Well-being and homeownership go together in many Americans' minds.

Type the four-letter word "risk" into the Harvard Business Review website and the search will turn up 3,982 articles with the term as a primary point of focus.

What is it about risk that compels us to give it so much attention, and, at the same time heed it so little? Are risk and threat the same? Is some risk a good thing? Why is it so often said that home builders large and small are incapable of correctly counting risk into basic business calculations.

In a very recent example from the HBR knowledge trove on risk, a Harvard-based M.D., neuroscientist and author named Srini Pillay suggests that in today's high-velocity business context, we must think differently about thinking differently about risk. Dr. Pillay writes:

Is there a better way to think about risk, especially in fast-changing environments? I suggest three: 1) understand how the brain processes risk; 2) remember that risk-taking can be a good thing; 3) learn to become an expert at bouncing back from failure, thus taking some of the sting out of risk-taking.

How can it be that we'd swear to the fact that we encourage bold action--another expression for some measure of risk-taking--among our associates and employees, while, out of the other side of our mouths, we'd avow caution and conservatism as assurances among financial stakeholders?

Why this focus on risk, now, as housing's recovery shows signs--albeit spotty, choppy, and lumpy ones--of taking an ever-stronger hold across the land? The latest--April--Census report on new home sales showed a bounce, to an annualized 517,000 units, both a sequential and year-on-year gain. But, as Wall Street Journal staffer Kris Hudson reports, here's the rub:

New Commerce Department figures show that, after four consecutive months of slight declines, the median price of a newly built home in the U.S. rebounded by 4.1% in April to $297,300. That puts it back within striking distance of the all-time high of $302,700 set last November.

Now, what this note is not going to do is to say that home builders are raising their prices too much, too soon. What it is going to suggest is that home builders--not all, but some percentage--must take a risk on both land buys at gut-check prices and slim margins, the efficiency of construction processes, and the design of spaces and communities that will vastly exceed existing home values at competitive prices ... all in the effort to generate a magnetic force of urgency among buyers who want "in" to the American Dream of homeownership, where a new home eclipses the value of other housing options.

A few weeks ago, at our Housing Leadership Summit in Miami, keynote speaker Ivy Zelman spoke sharply about the role of an increased supply of new-home for-sale inventory at lower price tiers in sustaining the recovery.

We believe that, in aggregate, home builders' response to that challenge will factor into whether this housing recovery can find its next leg. Here's how Zelman illustrates part of that assertion.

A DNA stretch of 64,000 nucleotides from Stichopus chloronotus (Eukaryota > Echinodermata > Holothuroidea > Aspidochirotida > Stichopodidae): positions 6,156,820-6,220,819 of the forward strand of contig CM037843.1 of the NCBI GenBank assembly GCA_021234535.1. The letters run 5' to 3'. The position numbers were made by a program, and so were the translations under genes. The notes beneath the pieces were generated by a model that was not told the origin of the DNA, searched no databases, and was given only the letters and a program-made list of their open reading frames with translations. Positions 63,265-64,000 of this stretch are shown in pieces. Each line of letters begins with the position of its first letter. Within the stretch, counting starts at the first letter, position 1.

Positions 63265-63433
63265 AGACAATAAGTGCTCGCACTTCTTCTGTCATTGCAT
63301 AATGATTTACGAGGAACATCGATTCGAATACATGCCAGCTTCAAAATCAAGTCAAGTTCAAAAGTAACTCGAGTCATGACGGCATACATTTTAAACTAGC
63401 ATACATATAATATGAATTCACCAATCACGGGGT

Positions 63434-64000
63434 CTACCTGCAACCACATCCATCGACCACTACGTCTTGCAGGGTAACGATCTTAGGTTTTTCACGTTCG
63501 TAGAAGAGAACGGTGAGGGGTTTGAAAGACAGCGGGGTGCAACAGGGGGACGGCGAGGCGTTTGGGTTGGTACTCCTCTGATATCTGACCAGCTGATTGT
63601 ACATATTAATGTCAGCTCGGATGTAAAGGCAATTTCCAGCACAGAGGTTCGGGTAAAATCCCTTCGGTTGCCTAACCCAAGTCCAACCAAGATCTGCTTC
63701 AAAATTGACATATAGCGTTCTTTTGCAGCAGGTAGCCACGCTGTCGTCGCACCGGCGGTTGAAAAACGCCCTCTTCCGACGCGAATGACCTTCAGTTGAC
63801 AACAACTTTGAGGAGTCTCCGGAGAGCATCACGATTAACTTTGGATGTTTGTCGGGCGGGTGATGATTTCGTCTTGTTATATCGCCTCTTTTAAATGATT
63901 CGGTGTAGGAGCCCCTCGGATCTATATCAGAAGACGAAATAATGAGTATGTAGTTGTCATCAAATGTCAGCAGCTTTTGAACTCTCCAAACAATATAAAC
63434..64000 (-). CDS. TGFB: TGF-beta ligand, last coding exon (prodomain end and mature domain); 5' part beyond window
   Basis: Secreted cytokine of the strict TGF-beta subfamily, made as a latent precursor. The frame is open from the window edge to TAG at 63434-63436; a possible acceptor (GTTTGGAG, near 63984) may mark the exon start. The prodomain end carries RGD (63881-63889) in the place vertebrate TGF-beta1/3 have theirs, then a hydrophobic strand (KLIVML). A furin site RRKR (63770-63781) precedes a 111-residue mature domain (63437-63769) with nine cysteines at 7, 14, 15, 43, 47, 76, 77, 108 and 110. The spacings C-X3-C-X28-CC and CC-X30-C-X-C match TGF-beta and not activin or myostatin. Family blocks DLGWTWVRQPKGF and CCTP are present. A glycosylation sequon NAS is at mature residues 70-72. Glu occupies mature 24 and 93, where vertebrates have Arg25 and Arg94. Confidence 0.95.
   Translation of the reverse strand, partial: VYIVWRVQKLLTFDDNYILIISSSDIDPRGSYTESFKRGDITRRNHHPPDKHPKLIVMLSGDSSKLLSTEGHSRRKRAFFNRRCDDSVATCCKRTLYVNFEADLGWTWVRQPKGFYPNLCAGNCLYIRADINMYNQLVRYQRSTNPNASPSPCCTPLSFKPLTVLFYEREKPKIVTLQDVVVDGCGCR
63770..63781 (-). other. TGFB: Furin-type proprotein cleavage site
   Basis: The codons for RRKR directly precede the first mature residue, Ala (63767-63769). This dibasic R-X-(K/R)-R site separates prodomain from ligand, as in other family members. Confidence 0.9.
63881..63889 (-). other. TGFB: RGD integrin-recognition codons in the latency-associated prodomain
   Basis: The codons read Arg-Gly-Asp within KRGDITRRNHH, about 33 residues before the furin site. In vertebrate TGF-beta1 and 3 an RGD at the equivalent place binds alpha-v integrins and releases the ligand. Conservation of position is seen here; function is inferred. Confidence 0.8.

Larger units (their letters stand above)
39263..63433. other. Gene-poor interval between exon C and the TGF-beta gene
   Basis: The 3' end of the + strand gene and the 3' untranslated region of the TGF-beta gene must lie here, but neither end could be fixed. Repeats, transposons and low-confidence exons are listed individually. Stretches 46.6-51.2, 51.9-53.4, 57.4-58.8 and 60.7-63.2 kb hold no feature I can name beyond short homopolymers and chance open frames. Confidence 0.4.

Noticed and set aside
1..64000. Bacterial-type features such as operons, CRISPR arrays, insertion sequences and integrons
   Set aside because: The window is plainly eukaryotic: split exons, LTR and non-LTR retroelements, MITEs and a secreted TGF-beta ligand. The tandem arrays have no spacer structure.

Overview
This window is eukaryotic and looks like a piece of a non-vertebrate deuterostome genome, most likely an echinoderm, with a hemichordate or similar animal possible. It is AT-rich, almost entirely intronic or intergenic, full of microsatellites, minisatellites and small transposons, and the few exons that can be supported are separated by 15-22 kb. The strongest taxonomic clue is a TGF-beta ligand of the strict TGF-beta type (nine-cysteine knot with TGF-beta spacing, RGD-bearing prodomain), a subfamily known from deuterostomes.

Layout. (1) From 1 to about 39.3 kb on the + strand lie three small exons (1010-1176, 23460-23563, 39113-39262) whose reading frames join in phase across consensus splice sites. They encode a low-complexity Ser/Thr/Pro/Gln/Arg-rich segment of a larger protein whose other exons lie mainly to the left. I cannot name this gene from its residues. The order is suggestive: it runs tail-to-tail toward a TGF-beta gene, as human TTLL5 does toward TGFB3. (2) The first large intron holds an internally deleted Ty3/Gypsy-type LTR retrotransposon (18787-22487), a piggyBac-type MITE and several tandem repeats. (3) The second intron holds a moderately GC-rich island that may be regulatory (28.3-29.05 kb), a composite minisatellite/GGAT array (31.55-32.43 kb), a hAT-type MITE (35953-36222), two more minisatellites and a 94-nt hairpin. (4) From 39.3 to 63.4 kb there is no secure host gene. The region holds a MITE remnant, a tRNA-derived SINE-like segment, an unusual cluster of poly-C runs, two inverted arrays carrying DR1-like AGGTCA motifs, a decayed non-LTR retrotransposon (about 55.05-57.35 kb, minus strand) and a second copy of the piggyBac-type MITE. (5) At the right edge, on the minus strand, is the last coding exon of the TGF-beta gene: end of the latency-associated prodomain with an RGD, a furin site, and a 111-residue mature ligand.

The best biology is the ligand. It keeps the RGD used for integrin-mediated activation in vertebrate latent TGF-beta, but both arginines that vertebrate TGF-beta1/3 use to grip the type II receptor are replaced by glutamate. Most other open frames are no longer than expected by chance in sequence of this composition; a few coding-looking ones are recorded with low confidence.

Entry-level homes are in short supply, suppressing demand.

So, let me ask you: is it a risk for a home builder to buy lots at a narrower margin, in outer-ring areas that God-only-knows whether growth, highways, schools, infrastructure, etc. will support those rooftops? Yes. Is it a risk to bet that you can line up trades, community managers, supers, and systems to go into those markets, build fast at a high quality, and sell those neighborhoods through? Yes. Is it a risk to take hard-won acquisition, construction, and development money and pour it into higher-volume, lower-margin communities where three-year pro formas show almost nothing to build a plan around? Yes.

But is it an even greater risk for the business not to take such measures? Would it be reckless of home builders to believe they can keep serving discretionary, well-heeled, low-risk buyers, without continuing to feed new souls into the pipeline of the American Dream.

Here's a fascinating affirmation of homeownership's unabated importance to an overwhelming majority of Americans' sense of well-being. It's from Eric Snider, President and Chief Research Officer of Lifestory Research, and it states unequivocally, that homeownership and the "pursuit of happiness," are intertwined in real, present, and critical ways. Snider writes:

Despite qualification challenges, Americans remain steadfast in defining the American Dream as including homeownership. Among the belief statements, we found that 78% define the importance of their American Dream as consisting of owning a home. We find that among those that actually own a home, that it is even more important with 84% of homeowners stating it was important. As this finding suggest, the attainment of certain features of the American Dream, such as owning a home, heightens the importance of the feature itself.

So, if you're risk-averse, do you hesitate on trying to meet that need, or do you go for it? Of course, the answer comes down to what kind of business you're running. But as an industry, there's no ambiguity as to which is the riskier proposition--action or inaction.